HHC: In 2000, you released "Freelance Gynecologist" independently. What gave you the will to release this album the independent way? Could you describe this album (for those that never heard it) and tell us what you think of it a few years down the line?

Robust: People in Chicago have been putting out their own music for years (because most labels outside the city don't really have an appreciation for the music made here I guess) and they sell'em in mom and pop type stores like Grammaphone and such.....But, anyhow, I was just kinda doing what seemed the way I was supposed to do it... That way, I burned all the copies, sold'em all and made all the money (which wasn't that much). That's aside from the part where years later a shady roommate ended up sending copies to his Cousin in L.A. who had some phony ass label out there called "" (don't support these busters ever). He went on to bootleg I don't know how many copies out there and on the internet..... I hate to black ball but those dudes have nothing to do with hip hop besides the act of making money off of talented artists and not looking back. But yeah “Freelance Gynecologist” is just some jokey stuff I wrote when I was 17 and 18.... It's just a lot of satire and a little seriousness....Pretty immature, but it was fitting to the time...

HHC: How did you hook up with Galapagos 4?

R: My homie Qwel had asked me to do some music on his album, which I was honored to do, and gradually they just asked me to do an album. That helped me a lot, cuz I'm lazy and hate having to music business shit.... I'd rather focus on making tunes.....

HHC: How did you approach this new album considering the increased exposure that being in G4 offers you?

R: Just put songs I've been working on the past three years... Some are from 2002; some were done the day I finished the album.....

HHC: Let's talk in detail about your new LP. "Potholes in our Molecules" is infused with a kind of melancholy and a lot of dark thoughts. What gave you the will to do that?

R: I didn't mean for it to be that depressing. I just get frustrated with how things are in the world we live and how everyone acts like nothings wrong. I just felt like pointing out some of those things....namsayin?

HHC: Do you really think that "there's no chance to even save this place”?

R: No....There is a chance...That's an older song. If you listen to ‘Pessimist Recipe', it's about how nothing can go right for this guy and he's just complaining until he realizes that he has to be patient and faithful and that things will change....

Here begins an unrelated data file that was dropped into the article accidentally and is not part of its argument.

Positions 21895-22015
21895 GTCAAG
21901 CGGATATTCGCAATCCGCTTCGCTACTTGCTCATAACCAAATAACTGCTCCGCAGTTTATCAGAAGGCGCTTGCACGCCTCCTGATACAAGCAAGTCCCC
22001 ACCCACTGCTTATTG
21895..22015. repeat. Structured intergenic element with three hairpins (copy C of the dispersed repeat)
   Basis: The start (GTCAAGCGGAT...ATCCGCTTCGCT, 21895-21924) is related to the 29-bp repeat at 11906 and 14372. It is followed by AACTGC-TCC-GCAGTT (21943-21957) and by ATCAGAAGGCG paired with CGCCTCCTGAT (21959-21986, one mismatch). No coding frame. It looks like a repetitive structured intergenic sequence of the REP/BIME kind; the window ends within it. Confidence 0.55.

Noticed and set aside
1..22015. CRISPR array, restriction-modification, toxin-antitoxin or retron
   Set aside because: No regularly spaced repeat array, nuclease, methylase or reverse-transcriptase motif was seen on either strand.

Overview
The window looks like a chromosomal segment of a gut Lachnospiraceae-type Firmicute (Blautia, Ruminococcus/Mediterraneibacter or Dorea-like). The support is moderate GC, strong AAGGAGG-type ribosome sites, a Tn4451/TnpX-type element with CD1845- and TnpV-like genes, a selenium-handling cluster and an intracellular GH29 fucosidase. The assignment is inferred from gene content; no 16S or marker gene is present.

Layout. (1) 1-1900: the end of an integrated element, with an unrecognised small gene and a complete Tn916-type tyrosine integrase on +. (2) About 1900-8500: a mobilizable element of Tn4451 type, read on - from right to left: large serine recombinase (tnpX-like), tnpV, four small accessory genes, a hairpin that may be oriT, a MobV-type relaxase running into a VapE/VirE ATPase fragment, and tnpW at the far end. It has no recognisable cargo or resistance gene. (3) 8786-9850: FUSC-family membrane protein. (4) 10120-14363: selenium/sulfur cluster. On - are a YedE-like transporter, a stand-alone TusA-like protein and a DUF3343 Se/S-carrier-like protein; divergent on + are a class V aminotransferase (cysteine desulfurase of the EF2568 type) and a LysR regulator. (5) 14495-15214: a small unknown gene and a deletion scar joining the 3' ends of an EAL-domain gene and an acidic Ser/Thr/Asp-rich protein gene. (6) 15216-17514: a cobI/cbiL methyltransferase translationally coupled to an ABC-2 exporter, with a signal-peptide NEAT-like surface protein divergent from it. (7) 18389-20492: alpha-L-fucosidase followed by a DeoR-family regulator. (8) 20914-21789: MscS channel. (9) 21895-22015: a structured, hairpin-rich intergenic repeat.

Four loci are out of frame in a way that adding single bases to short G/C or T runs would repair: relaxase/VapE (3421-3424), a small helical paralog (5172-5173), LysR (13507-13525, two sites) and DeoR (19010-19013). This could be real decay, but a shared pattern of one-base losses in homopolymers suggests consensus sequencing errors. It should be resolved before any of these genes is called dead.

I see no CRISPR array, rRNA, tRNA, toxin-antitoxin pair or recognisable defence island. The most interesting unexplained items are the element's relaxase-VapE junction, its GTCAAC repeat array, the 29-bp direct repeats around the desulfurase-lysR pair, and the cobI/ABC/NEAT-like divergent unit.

HHC: You rarely write hooks for your tracks. Why is that?

R: I just take it one song at a time, however it comes out you know....

HHC: Why have you invited so many different producers for this first album on G4?

R: I just wanted all my homies to get the respect they deserve. There's too many dope ass musicians who get overlooked and I know some of them, and I love their music. They give a different vibe to the album and they're all my favorite producers....Sunspark, Bles, Dreas, Maker, Meaty, Prolyphic, Dwight, ect. Those guys make the beats I listen to even when I'm not writing rhymes....

HHC: Even if there are a lot of producers, the album really has its own sound (downtempo, jazzy, etc) and is very coherent. How did you manage to do that? Did you give the producers any instruction?

R: I know what beats I like and I pick'em out.....

HHC: Who is Prolyphic exactly and what led you to work with him on your last LP?

R: Prolyphic is my homie from Rhode Island. He's highly overlooked and very talented. He's an MC who started making his own beats a few years ago and we have similar taste in music, I guess......We traded tapes of our music through the mail a while back and made it a mission to work on music together. When I was homeless for a while, I took a train out there to visit him and Bles and we made some songs and have been getting up ever since... He has an album that's about to be released and if you like anything I did on my album then you're gonna be blown away when you hear his shit....

HHC: Meaty Ogre produces a lot of tracks on your album. It sounds as if there's a real chemistry going on between the both of you since 'Flibbertigibbit'. Could you elaborate on that?